Our study suggests that the beneficial impact of AG treatment on the prevention of RDS and neonatal death is present, irrespective of the main cause of preterm delivery. However, the benefit of AGs on lung maturation was less apparent in infants born to mothers with chorioamnionitis, the cause of preterm delivery associated with the lowest risk of RDS. This less apparent benefit in the case of chorioamnionitis is supported by recent experimental data suggesting that antenatal exposure to endotoxin results in better lung maturation than does maternal administration of glucocorticoids, but interferes with the ability of the lung to downregulate the inflammatory reaction.6 However, this observation should not call into question the use of AGs in mothers with chorioamnionitis. Indeed, very premature babies born in this context are at high risk of developing either intraventricular haemorrhage or periventricular leucomalacia, and AGs are highly effective in reducing the incidence of these complications in this population.7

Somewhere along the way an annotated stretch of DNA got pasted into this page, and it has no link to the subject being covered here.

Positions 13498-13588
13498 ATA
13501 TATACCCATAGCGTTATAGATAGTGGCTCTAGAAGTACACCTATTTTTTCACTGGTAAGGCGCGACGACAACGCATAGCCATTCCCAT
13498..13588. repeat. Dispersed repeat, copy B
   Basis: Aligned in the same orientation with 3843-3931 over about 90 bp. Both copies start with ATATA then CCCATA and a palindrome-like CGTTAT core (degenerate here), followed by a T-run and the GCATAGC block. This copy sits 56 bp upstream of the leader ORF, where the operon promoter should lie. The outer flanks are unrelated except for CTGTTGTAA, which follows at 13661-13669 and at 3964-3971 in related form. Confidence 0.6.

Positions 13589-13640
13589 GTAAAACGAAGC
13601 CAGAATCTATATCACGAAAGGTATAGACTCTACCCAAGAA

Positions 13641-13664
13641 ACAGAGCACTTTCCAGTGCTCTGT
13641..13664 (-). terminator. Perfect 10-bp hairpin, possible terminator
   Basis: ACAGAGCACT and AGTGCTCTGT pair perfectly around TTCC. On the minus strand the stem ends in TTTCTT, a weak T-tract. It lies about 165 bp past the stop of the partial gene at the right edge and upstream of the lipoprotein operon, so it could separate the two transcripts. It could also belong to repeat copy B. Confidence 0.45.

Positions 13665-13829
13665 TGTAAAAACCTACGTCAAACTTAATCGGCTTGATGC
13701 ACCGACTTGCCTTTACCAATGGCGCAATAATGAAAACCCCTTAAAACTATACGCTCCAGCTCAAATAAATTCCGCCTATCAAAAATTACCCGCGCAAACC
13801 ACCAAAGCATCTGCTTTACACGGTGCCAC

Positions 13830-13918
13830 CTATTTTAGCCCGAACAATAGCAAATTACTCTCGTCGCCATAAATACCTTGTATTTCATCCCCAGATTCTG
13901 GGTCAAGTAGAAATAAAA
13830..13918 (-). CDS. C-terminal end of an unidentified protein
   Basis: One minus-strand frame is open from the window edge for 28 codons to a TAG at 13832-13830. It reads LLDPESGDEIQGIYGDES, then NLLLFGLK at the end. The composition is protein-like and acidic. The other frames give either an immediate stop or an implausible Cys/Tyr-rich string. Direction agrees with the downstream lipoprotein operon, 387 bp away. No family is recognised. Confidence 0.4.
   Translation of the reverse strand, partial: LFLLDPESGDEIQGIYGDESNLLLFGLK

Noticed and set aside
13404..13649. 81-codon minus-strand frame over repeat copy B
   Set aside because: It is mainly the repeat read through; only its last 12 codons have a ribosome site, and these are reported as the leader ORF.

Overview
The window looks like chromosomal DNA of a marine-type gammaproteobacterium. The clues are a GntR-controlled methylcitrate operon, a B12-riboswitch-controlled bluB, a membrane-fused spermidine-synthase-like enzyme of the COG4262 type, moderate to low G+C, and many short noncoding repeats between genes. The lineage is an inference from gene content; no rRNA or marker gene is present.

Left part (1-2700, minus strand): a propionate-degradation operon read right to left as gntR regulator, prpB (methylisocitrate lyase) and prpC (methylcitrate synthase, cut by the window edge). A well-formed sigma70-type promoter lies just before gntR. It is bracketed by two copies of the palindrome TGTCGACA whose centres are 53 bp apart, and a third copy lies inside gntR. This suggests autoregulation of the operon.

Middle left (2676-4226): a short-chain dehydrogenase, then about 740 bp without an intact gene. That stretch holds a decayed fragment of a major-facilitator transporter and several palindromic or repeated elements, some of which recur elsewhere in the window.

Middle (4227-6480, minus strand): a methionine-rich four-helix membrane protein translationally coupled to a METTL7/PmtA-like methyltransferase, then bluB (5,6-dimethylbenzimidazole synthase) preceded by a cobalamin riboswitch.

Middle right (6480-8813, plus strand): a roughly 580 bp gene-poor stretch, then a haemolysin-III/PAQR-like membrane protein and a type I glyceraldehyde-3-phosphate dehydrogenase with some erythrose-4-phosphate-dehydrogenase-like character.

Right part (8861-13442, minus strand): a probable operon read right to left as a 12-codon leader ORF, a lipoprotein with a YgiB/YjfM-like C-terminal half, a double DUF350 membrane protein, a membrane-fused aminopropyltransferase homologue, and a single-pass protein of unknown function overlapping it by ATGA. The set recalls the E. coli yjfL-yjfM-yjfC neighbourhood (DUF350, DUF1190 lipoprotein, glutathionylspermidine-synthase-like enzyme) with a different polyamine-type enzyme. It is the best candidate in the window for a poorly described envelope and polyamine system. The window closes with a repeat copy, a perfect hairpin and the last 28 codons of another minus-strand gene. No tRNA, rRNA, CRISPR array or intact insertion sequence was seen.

We are grateful to René Frydman, Michel Dehan, Dominique Cabrol, Guy Moriette, Michel Tournaire, Christophe Dupont, Yves Ville, Alain Paupe, and Philippe Narcy, the respective directors of the divisions of Obstetrics and Neonatology in the following hospitals: Antoine-Béclère University hospital (AP-HP), Cochin Port-Royal University hospital (AP-HP), Saint-Vincent de Paul University hospital (AP-HP), Poissy regional hospital, and Saint-Germain en Laye regional hospital. We thank Kristi Watterberg, MD, for her valuable input into the interpretation of the results.